At Omise, we want to build an industry standard infrastructure for people and to provide them with the tools to easily access this new and open infrastructure. In fact, we’ve started to use this new infrastructure, testing out the synergy between our existing businesses and new businesses, focusing on the following areas:

  • Ways to utilize our existing customer base, channel partners and strategic partners

OmiseGO will lead the core infrastructure project while GO.Exchange will provide new financial user experience to both retail and institutional exchanges.

5. What we are doing now and the rest of 2019

  • [ ] Full launch of GO.Exchange

Omise (Payment Gateway)
On the business front, the goal this year is to become the largest, non-financial payment company in Thailand. At the same time, we’ve set a clear goal for regional expansion with strategic merchants.

On the technical side, the plan is to enhance our already robust infrastructure. This will allow businesses to easily integrate with our backend. We will improve our authorization rate for transactions and provide full benefits to all businesses.

The OmiseGO team has been working really hard on research and building the OMG Network. However, as we always mention both internally and externally, real world adoption is everything for us. A great network has no value if there is no one using it. We strongly feel the time has come for real industry adoption.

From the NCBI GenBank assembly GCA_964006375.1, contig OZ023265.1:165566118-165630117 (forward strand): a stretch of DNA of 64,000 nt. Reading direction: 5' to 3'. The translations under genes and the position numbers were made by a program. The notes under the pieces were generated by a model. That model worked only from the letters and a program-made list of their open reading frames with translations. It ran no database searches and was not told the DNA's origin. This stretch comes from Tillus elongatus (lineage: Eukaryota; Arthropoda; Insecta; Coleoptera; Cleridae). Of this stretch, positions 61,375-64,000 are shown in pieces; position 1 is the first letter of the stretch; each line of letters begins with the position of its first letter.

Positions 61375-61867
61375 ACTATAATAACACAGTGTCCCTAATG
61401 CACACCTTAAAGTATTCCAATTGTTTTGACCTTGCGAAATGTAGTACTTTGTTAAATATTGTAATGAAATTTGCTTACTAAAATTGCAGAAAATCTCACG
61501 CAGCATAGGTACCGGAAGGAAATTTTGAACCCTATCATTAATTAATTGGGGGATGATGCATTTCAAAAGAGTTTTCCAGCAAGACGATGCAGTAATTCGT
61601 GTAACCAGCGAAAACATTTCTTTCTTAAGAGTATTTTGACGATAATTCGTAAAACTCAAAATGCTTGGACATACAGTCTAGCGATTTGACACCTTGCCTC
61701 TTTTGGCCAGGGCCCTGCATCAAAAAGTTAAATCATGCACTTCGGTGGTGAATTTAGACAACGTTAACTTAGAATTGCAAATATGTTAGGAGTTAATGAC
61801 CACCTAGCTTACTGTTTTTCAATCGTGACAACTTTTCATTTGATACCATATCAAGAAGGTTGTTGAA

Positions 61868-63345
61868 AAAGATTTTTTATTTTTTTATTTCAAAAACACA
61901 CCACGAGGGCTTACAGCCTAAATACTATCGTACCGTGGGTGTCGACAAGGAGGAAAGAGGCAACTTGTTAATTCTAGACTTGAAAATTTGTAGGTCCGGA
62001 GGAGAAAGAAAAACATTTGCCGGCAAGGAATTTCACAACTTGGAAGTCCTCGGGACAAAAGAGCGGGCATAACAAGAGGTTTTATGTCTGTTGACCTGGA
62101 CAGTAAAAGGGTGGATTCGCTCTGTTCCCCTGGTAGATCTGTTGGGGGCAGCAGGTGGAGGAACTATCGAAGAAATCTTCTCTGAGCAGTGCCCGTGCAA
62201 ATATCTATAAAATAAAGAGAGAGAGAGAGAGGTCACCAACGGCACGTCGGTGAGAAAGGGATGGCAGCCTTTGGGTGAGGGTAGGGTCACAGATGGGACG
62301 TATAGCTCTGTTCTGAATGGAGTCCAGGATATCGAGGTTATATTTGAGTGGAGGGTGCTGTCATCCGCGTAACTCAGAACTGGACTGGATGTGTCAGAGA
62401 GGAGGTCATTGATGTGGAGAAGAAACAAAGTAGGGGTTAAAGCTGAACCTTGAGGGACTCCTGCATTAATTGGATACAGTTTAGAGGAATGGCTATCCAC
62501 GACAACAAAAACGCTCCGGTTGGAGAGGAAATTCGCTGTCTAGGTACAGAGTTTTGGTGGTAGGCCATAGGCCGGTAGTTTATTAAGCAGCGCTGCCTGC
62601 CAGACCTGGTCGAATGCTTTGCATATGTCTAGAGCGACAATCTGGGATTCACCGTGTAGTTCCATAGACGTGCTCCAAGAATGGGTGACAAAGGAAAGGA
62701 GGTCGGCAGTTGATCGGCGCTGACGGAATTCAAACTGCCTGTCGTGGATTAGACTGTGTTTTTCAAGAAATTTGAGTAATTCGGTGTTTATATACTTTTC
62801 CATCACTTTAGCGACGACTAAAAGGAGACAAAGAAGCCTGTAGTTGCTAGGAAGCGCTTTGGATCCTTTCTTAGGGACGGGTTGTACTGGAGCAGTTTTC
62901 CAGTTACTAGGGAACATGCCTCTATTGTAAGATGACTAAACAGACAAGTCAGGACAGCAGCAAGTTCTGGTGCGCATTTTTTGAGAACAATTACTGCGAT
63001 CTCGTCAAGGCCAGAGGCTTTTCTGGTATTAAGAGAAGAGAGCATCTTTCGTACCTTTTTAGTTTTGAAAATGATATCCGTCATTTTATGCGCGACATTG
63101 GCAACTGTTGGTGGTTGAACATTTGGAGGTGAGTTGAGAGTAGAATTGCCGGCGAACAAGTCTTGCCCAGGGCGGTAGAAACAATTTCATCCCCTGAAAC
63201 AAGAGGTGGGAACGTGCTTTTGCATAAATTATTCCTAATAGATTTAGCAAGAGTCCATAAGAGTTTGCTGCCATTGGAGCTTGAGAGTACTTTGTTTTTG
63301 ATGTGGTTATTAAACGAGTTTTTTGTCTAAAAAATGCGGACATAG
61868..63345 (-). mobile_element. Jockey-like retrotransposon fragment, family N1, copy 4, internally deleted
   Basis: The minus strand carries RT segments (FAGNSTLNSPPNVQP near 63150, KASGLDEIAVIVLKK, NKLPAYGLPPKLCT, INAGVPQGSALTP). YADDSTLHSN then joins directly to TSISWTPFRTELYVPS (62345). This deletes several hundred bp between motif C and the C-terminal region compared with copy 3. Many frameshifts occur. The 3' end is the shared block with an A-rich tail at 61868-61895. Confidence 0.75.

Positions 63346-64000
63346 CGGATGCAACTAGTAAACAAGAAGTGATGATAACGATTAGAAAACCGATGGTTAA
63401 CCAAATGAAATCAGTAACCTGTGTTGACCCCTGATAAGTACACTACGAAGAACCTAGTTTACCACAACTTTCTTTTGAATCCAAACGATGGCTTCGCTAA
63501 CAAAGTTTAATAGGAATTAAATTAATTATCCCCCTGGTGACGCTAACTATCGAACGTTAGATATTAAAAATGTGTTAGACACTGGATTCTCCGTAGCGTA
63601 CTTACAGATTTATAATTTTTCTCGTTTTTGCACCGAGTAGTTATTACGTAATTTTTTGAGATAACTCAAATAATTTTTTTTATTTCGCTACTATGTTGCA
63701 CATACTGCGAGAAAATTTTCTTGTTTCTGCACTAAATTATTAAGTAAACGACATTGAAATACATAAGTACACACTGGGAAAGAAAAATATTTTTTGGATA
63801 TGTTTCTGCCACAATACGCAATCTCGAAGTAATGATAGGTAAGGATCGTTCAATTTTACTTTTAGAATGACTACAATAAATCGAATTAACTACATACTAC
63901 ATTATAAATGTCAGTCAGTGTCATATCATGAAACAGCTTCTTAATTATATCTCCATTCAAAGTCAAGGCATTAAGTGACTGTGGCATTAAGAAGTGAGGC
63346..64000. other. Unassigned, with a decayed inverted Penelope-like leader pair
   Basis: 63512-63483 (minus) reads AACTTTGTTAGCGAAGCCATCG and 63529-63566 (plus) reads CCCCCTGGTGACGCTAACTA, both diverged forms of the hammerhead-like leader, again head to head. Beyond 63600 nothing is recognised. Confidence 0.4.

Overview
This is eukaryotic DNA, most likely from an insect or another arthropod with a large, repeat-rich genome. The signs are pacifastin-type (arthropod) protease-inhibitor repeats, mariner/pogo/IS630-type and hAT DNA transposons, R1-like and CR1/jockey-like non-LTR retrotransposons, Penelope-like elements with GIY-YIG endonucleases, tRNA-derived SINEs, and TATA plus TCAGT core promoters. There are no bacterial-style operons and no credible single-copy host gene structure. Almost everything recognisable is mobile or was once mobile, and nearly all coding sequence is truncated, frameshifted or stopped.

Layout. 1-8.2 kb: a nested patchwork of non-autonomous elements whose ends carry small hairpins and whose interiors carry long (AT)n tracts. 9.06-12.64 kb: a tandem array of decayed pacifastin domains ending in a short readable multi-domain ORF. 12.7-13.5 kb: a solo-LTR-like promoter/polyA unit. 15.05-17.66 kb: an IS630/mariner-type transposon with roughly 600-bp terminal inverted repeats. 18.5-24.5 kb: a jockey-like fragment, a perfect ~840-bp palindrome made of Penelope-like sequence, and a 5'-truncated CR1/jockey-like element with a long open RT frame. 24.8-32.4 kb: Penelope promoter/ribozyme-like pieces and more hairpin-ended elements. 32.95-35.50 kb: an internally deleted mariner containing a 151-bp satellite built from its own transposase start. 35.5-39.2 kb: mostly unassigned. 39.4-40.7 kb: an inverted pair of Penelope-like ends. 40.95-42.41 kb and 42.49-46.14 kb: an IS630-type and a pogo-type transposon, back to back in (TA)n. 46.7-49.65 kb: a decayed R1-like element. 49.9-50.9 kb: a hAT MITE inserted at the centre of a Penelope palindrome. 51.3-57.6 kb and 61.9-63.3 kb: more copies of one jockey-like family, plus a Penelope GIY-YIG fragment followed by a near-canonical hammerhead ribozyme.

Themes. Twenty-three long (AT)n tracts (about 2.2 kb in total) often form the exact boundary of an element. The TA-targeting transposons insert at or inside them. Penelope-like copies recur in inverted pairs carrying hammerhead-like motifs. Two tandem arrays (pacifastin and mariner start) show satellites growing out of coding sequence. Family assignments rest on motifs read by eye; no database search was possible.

Please also note that the team is working on a new OmiseGO website that will live on a different URL and should be ready for launch in Q2. More information on this will be shared closer to the time.

To stay updated on all things OmiseGO, subscribe to their newsletter.

GO.Exchange is a centralized exchange that will put us in a very strong position within the market when it fully launches. We have plans to support institutional functions and different financial products in the near future.

What we have at Omise is our strong determination and true motivation to accomplish our mission. Fortunately, our new structure and executive formation provide us with even more ability to push our strategy forward with breakneck speed. We will continue to execute our work according to our strategy. Our mission is not an easy one. But of course, problems and challenges are inevitable. What matters and what differentiates us from the rest is our persistence and our solutions to overcome the hurdles.

For the past six years, we have lived and breathed Omise and we still do. We won’t stop until we achieve our mission.

Jun Hasegawa
Group CEO



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Entrepreneur. CEO of SYNQA and Founder of Omise Payment / OmiseGO / GO.Exchange / Ligo / LIFEmee — South East Asia > US > EU Read my blog posts at